Best of International Week

After careful deliberation Christian, Mike, and I are pleased to announce this week’s best post….

!!!!CONGRATULATIONS KELLY!!!! and your post 12 zeros gone and Zimbabwe continues to struggle.

We would like to give Brooke and her post Using Soccer to Decrease the Prevalence of HIV/AIDS in South Africa a shout out for being our runner up.

We would also like to recognize Derek for his thoroughly researched and well written post, Peru: A Lesson in Rapid Development and Organizational Corruption.

BlOrg Theory please read on….

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Understanding Organizations : What’s Going On At My Favorite Starbucks?

The textbook Organizations and Organizing defines organizations as “social structures created by individuals to support the collaborative pursuit of specified goals (pg. 11).  This definition can be seen when looking at any type of organization whether it be a university, hospital, corporation or even a team.

In What’s Going On At My Favorite Starbucks this definition can be crucial to understanding the goals of individuals coffee shops even as part of a larger whole.  The author questions all spectacular things that a normal coffee shop does not do is stated.   These characteristics range from clothing drives and book clubs to an atmosphere where photos are displayed for purchase and customers send Christmas cards to the coffee shop.

At the end of the article, the writer states that, “this is not just the same Starbucks” implying that there is something to know about what is going on behind the scenes.  The definition of organization can be helpful to understanding what exactly is going on at the Starbucks that seems so different from the other ones that may be in the same town. As far as the typical organization of Starbucks is concerned they have the same goals of providing their customers with quality coffee drinks and desserts in a setting that is suitable for relaxing.  Customer service is also most likely an important issue.  Therefore, all Starbucks institutions work together to create this atmosphere in order to achieve their goals of satisfied customers which eventually leads to a profit.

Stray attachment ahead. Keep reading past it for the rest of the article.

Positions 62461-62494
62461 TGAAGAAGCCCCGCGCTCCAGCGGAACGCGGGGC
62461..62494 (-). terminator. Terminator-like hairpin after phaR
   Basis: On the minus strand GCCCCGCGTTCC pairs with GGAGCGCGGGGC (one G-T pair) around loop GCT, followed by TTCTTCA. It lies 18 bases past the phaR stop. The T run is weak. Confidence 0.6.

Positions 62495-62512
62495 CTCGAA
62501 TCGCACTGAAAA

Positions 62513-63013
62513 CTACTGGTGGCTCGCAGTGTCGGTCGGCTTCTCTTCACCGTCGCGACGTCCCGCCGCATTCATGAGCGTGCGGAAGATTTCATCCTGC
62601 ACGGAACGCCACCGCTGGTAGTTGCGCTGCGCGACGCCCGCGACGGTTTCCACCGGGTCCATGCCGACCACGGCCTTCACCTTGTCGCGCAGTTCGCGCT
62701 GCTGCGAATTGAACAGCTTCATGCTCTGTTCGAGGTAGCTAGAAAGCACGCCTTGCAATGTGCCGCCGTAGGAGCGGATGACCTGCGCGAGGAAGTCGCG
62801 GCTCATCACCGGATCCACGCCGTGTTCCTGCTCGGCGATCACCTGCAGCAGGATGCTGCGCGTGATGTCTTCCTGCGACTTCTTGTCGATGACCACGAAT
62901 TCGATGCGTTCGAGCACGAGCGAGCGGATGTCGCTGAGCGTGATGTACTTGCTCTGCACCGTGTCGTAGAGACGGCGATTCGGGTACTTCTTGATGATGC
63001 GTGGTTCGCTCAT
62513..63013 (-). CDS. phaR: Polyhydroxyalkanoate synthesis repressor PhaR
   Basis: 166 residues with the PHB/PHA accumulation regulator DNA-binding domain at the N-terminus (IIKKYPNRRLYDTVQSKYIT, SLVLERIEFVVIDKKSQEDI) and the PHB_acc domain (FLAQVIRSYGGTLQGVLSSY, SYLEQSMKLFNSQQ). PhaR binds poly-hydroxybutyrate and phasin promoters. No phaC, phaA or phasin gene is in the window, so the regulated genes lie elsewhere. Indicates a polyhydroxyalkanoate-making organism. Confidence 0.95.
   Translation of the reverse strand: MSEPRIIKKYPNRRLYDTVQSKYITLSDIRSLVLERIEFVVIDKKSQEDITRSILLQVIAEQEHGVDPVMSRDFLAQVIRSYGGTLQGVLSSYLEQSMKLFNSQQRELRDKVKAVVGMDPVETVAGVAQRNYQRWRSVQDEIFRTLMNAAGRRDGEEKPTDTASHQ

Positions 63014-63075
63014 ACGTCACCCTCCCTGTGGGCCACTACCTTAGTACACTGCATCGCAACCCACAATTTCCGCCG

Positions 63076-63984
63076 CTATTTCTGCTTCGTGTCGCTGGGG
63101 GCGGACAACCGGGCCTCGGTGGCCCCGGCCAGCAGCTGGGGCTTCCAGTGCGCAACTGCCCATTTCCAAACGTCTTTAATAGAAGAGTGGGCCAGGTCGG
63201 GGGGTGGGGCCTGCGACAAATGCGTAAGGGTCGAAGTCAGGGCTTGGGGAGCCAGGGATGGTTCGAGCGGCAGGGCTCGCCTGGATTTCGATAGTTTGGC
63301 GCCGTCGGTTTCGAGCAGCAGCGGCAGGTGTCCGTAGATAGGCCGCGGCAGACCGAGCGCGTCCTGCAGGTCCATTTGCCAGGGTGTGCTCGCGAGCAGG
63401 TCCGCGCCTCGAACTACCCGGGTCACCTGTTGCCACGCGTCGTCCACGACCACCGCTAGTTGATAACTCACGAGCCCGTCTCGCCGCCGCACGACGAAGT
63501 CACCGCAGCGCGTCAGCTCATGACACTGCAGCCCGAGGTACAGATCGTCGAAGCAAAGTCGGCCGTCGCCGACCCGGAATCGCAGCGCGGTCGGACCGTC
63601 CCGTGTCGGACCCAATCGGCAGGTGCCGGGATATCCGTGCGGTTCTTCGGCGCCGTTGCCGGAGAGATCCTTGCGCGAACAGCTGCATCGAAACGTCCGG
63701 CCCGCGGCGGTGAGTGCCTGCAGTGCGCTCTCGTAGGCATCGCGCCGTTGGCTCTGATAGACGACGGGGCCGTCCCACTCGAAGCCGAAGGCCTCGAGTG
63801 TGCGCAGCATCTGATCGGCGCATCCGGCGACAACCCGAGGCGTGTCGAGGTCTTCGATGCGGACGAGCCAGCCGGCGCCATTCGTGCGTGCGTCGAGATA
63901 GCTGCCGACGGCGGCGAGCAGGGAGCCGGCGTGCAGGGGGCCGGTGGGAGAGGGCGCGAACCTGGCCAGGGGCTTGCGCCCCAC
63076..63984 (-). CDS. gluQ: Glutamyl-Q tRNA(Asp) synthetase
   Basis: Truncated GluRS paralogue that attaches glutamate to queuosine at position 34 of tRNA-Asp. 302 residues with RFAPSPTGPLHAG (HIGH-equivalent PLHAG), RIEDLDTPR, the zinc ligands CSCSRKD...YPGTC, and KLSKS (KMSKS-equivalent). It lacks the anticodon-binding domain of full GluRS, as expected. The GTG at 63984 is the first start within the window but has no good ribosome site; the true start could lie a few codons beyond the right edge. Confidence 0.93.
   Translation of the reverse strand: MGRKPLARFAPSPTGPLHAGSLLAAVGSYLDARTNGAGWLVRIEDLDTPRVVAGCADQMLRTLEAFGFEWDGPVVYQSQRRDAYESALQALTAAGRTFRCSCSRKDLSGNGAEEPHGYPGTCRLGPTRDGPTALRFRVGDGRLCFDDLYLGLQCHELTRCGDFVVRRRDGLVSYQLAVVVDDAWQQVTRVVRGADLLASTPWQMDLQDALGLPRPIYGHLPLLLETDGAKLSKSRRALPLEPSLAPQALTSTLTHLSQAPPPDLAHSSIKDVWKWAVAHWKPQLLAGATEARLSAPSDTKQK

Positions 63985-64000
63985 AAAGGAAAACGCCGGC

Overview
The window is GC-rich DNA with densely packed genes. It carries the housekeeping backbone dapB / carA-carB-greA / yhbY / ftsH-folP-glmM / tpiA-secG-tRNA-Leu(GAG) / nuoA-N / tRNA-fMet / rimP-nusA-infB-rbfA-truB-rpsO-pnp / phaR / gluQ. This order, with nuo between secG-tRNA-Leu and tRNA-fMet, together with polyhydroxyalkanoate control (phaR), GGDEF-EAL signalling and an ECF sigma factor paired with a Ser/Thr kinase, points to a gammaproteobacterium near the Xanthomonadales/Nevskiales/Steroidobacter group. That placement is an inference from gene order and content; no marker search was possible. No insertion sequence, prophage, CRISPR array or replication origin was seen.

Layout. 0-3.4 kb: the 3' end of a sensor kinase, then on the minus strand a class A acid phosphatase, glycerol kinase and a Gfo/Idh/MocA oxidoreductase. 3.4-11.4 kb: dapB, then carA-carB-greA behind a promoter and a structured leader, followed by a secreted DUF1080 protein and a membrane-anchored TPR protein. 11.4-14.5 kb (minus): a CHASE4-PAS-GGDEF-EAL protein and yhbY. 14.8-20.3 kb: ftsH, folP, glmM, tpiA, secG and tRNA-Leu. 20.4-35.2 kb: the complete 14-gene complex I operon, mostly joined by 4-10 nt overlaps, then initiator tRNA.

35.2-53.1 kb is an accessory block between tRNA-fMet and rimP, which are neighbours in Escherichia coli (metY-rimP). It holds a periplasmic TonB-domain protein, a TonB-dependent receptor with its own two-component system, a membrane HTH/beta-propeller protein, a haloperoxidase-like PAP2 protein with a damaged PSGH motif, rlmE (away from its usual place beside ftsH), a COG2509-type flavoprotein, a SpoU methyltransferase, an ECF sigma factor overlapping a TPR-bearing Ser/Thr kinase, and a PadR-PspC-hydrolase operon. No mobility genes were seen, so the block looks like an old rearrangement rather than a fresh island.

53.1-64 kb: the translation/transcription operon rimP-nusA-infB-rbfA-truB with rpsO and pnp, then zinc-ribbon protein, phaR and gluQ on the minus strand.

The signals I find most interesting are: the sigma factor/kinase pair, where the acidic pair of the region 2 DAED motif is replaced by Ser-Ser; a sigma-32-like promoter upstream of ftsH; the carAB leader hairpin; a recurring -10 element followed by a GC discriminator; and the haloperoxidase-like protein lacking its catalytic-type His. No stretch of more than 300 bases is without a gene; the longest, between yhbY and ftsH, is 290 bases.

However, in this case, I believe it is also important to look at the goals of the specific individuals who run this out of the ordinary Starbucks establishment.  As part of the complete Starbucks organization this specific store has the same goals as other Starbucks shops.  Despite this, this shop is it’s own organization and may take a different approach to getting there or even have goals beyond that of the typical Starbucks.  These goals could range from broadening their product category into types of art relating to their business or knowing their customers on a more personal and comfortable level allowing them to find it appropriate to send holiday cards.  No matter what the case, this organization seems to be doing something right.  The “special Starbucks” reaches the goals of the organization as a whole but also a set of unique goals specific to it’s own organization.  Maybe the formal organization is able even to learn something from one branch that stands out.  After all, the writer of the article continues to return to the establishment on a weekly basis and marvel at what that specific coffee shop has to offer.